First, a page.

"Bad" would not exist.

          Why?

          Because any entity that engaged in what we (as humans) would call "bad" behaviour, would cease to exist. The outcome would be quite literally meaningless to "them" ... because there would be no "them" at all. The dodo does not "care" that it is extinct.
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      Aug 31 2011: Hi Christopher,

      A brave (selfish yet paradoxically altruistic) confession.

      I agree with much of what you say. However, I would add that anyone who would assert categorically that:

      "... anyone who, unlike me, doesn't disclose their self-interested desires for the pursuit of their passions is either someone just as vain as me but is lying to save their anonymous face and conform to the politely-veil-your-intentions form of social etiquette that has become popular, or they lack self-knowledge and are unable to accurately excavate and give voice to their intentions...or, a dash of the latter, and a tinge of the former"

      lacks a depth of self-knowledge that would embrace and transcend (without negating) such a statement.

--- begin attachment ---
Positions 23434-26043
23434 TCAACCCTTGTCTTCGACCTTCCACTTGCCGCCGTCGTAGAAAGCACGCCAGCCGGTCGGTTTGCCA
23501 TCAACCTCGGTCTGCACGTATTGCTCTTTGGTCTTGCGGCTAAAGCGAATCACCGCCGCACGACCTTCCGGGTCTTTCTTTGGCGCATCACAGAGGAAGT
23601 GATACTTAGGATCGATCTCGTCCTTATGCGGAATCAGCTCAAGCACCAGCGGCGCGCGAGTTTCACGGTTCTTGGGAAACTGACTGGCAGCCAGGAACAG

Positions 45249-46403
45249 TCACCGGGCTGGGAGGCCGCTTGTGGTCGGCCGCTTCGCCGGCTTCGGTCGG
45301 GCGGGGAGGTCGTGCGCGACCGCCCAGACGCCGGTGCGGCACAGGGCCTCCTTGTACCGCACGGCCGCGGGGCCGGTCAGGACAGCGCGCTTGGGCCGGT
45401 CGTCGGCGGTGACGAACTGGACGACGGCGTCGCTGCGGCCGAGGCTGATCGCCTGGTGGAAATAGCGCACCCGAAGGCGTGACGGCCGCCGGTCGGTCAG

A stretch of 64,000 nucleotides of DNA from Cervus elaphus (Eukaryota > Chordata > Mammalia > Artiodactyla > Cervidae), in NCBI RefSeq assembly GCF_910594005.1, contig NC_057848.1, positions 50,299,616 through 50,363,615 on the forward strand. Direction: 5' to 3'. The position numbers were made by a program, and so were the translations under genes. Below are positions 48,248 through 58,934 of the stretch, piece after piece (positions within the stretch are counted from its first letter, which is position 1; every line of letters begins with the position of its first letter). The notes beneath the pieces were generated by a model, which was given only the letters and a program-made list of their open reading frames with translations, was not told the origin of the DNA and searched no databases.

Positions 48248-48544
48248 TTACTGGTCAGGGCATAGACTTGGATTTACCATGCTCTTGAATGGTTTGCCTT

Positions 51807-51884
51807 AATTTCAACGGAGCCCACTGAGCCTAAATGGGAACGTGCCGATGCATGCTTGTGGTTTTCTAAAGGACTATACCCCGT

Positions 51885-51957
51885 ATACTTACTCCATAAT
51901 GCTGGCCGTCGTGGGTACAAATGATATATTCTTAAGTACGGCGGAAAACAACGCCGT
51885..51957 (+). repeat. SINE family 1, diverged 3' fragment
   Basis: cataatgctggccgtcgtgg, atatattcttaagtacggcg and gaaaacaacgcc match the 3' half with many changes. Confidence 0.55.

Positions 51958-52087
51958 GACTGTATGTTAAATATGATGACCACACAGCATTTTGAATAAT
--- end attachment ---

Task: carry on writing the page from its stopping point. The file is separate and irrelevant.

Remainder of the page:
• Aug 31 2011: Please, explain. I'm interested to hear why.
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          Aug 31 2011: Because of the manner in which the brain processes information, it is a difficult idea to convey.

          One aspect is we mistake information for knowledge.

          I"ll give you a more complete explanation of my comment later ... It's 7:30 a.m. here in China and I am just heading out for work.
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          Sep 1 2011: Christopher,

          I think I will have to give you my reply "in pieces." Time is tight and I'm also tired.

          I'll start with: "anyone who would assert categorically that [insert statement] lacks a depth of self-knowledge ..."

          Your statement assumes a total understanding of human nature, not only as it pertains to oneself, but also as it pertains to all others.

          I suggest the statement is (more likely) based on an internalized, coherent and sophisticated model that purports to explain human volition. In other words, you might be mistaking information for knowledge.

          The problem with models is they are all false. Useful but false. For example, Newtons' model is useful but false - as is Einstein's, and so on. In another field we might use Freud, Skinner, and others as examples of people who have created useful but not completely accurate models.

          From a cognitive, and even a functional, perspective, our models may appear real, accurate and robust. But no model, which is to say no thought, represents reality accurately, let alone completely.